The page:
Painting on the Pembrokeshire coast

    I’ve been away enjoying the mountains for a while, which makes blogging a trifle difficult, and my crazy lifestyle hardly lends itself to regular postings. Today though, I’d like to talk about the coast, which like mountains, deserts and the Arctic, is very close to my heart.

This is part of a watercolour painting of Porthliskey Bay in Pembrokeshire, named after an Irish pirate – the Irish, like the Welsh have some amazing pirates of great fame, and I’m fairly sure that the notorious Black Sam Bellamy might well have been one of my ancestors. Evening light is striking the rocks, and I’ve used mainly cadmium red. To give the impression of the wet lower parts I have darkened them with a mixture of cadmium red and French ultramarine, leaving the paper white in places for the foam splashes. Most of this was done by negative painting, but masking fluid used carefully will also work well.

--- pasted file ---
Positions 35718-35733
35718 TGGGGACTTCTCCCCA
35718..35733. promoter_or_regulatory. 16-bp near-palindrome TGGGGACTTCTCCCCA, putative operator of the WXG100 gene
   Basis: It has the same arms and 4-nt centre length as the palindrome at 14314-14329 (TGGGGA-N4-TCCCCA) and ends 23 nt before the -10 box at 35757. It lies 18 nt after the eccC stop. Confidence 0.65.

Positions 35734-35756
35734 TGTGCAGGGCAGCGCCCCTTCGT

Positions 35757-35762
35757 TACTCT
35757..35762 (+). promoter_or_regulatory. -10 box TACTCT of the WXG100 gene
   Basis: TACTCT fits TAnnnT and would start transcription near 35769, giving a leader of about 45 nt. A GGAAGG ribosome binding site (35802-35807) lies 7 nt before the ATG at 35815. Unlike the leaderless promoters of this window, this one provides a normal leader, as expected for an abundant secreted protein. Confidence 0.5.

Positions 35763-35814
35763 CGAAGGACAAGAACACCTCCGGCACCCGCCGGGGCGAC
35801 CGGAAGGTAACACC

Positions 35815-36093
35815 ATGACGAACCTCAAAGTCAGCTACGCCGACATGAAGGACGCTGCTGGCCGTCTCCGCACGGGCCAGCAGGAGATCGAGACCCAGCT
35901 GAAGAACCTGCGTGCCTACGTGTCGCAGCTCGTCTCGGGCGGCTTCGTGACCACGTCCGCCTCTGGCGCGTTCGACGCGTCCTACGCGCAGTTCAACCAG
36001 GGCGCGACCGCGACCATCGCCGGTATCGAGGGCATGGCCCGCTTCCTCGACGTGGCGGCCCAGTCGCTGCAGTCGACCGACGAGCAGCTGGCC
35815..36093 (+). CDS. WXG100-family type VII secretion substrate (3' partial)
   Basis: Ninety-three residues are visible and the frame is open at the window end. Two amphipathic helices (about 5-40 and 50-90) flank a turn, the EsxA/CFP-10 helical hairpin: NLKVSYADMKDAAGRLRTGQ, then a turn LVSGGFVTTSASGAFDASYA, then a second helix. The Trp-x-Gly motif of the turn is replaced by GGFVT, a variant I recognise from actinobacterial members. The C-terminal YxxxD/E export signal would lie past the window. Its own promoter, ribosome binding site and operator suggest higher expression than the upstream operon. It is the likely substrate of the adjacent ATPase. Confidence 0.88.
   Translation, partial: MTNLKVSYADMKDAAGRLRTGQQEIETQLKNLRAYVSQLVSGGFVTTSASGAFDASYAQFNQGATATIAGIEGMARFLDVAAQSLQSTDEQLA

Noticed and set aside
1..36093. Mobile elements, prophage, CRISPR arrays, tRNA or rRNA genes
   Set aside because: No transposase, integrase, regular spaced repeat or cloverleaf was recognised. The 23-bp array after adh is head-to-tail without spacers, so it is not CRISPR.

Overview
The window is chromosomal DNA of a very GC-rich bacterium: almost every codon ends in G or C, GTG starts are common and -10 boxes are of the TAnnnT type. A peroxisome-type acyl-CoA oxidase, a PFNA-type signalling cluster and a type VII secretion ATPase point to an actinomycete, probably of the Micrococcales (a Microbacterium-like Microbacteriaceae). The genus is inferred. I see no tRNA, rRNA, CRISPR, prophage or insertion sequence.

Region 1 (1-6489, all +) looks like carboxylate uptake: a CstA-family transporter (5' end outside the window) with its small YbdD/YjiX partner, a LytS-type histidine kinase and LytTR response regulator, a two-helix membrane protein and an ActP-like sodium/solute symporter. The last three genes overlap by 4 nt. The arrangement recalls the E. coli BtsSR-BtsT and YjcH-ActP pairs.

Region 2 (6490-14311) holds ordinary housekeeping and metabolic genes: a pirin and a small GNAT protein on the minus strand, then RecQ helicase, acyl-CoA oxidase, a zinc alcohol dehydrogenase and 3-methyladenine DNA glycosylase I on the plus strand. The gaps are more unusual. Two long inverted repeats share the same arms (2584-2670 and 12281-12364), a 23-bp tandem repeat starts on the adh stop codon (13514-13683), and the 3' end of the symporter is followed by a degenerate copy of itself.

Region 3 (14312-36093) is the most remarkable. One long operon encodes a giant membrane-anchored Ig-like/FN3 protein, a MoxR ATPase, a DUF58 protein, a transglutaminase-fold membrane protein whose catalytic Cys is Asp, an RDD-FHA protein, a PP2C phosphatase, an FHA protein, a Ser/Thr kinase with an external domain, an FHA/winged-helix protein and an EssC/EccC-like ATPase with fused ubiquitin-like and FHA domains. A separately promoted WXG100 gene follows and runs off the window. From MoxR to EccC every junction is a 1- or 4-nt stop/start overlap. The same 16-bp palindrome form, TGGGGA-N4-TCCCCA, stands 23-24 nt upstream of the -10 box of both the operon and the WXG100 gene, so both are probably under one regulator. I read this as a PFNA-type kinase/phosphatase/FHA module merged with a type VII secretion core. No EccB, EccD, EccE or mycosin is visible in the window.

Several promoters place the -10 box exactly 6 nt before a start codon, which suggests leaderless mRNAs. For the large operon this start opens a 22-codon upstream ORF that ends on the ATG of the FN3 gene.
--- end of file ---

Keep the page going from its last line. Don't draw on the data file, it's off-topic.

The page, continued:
Notice how the main rocks have been isolated by splashes, with no detail directly behind them. This gives them prominence, further emphasised by placing the boat nearby, with its prow pointing towards the most important rock. I’m not sure that I’d be terribly keen to be out in such boisterous seas. One useful tip is to stab or scratch out blobs of white with a scalpel or craft knife to suggest flecks of foam flying about, as it creates a feeling of liveliness in the work.

If you enjoy this type of scene, or the more gentle coastal, harbour or beach scenes, why not join us in Pembrokeshire this autumn for the course at the Warpool Court Hotel in St Davids? The good news is that due to the economic climate we have negotiated a considerable reduction in the price of the course. See my website  for details. We are blessed with an amazing variety of subjects to paint and sketch around St Davids in a lovely hotel overlooking the sea.

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